• We have small quantities of leftover fabric that we use to make new unique pieces. As the quantities are small, these pieces can usually only be offered in smaller batches.

  • Deadstock fabric is made up of cutting leftovers and roll ends from our most used fabrics. We also take apart samples, rework them and redye them to create new pieces.

  • We ask factories what the fabric quantities are and see what we can produce from them.

  • There is always 10-30% of the fabric that is cut away and discarded during the cutting process. These leftover materials are not damaged in any way but are too small for full-scale production.

  • The practice of using deadstock prevents fabric from ending up in landfills.

  • It reduces environmental impacts by choosing to use deadstock instead of virgin material.

  • If deadstock is genuine surplus and not deliberately overproduced fabric, using it is a sustainable practice.

Our production network

Factory; Turkey

Fact Sheet Turkey

• Family-run and established in 1949.

• Can provide GOTs, OCS, Oeko-Tex, Sedex & BCI certificates.

• They use a natural dyeing process thanks to plant-based pigments.

• Rainwater from the factory roof is collected and used the dyeing process.

• Reduced usage of ground water.

• They use water based inks for printing.

• Promotes fibres grown in healthy soil in an attempt to reduce pesticides.

• They have developed their own Ethical Standards handbook.

Fibre usage
Organic cotton (Brazil), modal (Belgium), Silk (China) & merino wool (Australia). 

My husband and I have been working together now for 35 years. We are the only integrated silk producer in Turkey, which means that we have had to learn everything by ourselves and in turn to teach the people who work for us. We have no one to ask questions of. It is difficult work, and we have to give 100% of ourselves – but we do it out of love, because we are a family.

My husband’s father started working with silk in 1949, when everything was done by hand. Back then he wove fabrics for the local farmers. Now the factory is a beacon in our community. We know most of the people in the town, and they recognize me and my husband and our kids. We feel responsible for the younger generations. We organize different activities to teach school children about textiles, and some of the children who spent time with us while they were in school will eventually come back and work here.


Tugba Mert, Ödemiş, Turkey


We are in southwestern Turkey, in Anatolia. It’s rural, Mediterranean; Blandine says it looks like a French village. This area is one of the biggest suppliers of milk in the country. The soil is rich and black and many people around here grow vegetables or raise animals. My grandparents were farmers. But one grandfather— my father’s father — had a disability with his legs and he wasn’t able to do agricultural work, so he taught himself to weave silk. He had a very good reputation as a talented weaver, and my father learned from him.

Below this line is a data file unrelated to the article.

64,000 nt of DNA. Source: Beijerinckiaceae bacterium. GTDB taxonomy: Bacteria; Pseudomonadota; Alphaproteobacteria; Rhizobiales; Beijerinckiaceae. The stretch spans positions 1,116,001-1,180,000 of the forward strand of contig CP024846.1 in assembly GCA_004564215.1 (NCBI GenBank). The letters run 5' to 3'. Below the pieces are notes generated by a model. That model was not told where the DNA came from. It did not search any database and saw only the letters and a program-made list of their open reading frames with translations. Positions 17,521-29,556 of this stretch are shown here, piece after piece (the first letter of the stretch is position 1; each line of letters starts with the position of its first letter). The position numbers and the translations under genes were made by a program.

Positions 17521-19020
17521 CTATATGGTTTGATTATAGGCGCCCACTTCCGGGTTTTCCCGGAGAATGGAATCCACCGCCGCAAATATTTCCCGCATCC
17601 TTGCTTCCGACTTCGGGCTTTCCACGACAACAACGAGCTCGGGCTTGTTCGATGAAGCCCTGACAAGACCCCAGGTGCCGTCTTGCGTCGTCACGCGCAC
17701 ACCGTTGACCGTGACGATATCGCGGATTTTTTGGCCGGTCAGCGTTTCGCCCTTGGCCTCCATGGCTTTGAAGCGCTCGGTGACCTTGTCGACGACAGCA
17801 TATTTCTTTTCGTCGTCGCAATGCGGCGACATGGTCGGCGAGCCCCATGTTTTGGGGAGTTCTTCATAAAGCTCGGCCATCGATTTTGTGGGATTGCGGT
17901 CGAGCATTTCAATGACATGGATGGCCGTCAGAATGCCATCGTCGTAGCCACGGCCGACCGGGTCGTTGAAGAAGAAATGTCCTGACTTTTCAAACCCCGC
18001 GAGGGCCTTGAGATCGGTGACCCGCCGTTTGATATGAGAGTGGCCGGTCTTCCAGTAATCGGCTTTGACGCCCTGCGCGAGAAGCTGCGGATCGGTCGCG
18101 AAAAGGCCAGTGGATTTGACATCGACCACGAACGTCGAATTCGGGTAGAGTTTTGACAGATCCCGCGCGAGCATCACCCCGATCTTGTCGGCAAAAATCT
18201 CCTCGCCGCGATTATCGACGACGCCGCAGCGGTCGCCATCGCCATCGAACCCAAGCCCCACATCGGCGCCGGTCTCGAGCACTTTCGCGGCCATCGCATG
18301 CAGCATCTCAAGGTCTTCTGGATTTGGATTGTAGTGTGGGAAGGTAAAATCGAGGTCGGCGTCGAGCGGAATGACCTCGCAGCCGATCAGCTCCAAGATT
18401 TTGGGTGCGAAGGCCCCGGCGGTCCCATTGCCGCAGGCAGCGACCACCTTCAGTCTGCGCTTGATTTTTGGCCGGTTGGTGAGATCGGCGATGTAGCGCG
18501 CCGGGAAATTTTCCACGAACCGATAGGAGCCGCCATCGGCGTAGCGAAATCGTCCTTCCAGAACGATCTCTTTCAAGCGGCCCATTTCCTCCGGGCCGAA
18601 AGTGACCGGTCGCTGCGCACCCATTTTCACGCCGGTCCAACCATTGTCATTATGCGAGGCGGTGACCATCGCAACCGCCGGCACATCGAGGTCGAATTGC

It was always my father’s vision to do only natural fibers. When my parents started the factory in 1984, they built it up from zero, learning by trial and error. Often when I was a kid, they were at work. My mother learned how to dye fabrics. In the 1990s there were other silk factories in Turkey but after China joined the market, all the factories stopped working in silk because they couldn’t compete. Other factories turned to viscose or polyester, but my father stuck to silk and linen. He stuck to his concept. My parents’ factory struggled a lot during those days, but now we are the only integrated natural fiber factory left in Turkey.

Family Business

After 2000s my brother had an education in textile engineering and we began to grow the business more. We started to attend international exhibitions and we found customers in Europe. I do garment production, my brother started to be responsibe from the management of the factory and our supply chain in terms of yarns and fibers and he is also doing the daily dyeing. My brother’s wife works with us in sales; my husband started here as an engineer, and he works with planning. Since covid, my father and mother come into the business less often but they still support us in terms of future plans and investments. Today, 80 percent of our business is fabric production, selling fabrics to garment factories. The rest is garment production, working with customers like Baserange, who we have worked with since 2012.

It’s not a new thing for us, sustainability. It’s what we have always worked toward and what we are always working toward. We always worked with natural fibers. After 2015, we got organic gold star certification for our factory and it helps us. We have a water treatment plant in our facility; after we use the water, it’s cleaned. It can be used on a farm—it’s that clean. We have a gas filter in our factory too. We clean the gas before it goes out to the air. We have audits—four times a year people come to check if the gas filter and water treatment are working correctly.

When Baserange comes to visit, we show them our new collections, any new things we have to offer. We talk about our environment, our workers’ life. We have workers who have been here for five, seven, ten years; they like to spend time with them. We have a close, long trustful relationship.

Materials and the Supply Chain

We don’t buy raw materials from places we don’t know. We want to know their certifications and how they source it. We have a long-term cooperation with all our suppliers and we check their certifications often.We’ve never used polyester or any artificial fabrics. We always use silk or linen which you can wear as long as you want. The fibers are compostable. And compared to polyester or others they need less water. The cotton we use is only organic; it has a lower carbon footprint.

Our linen is grown in Belgium, but China spins it into yarn so we import linen mostly from China. We also import some fibers, like hemp and cotton blends, we get fibers from Europe and blended yarns in Turkey too. We try to find nearby suppliers in terms of organic hemp and organic cotton, different compositions. If we can, we get it nearby, it’s quicker and easier. For some materials, we still don’t have a chance to get it from Turkey. it’s a developing industry.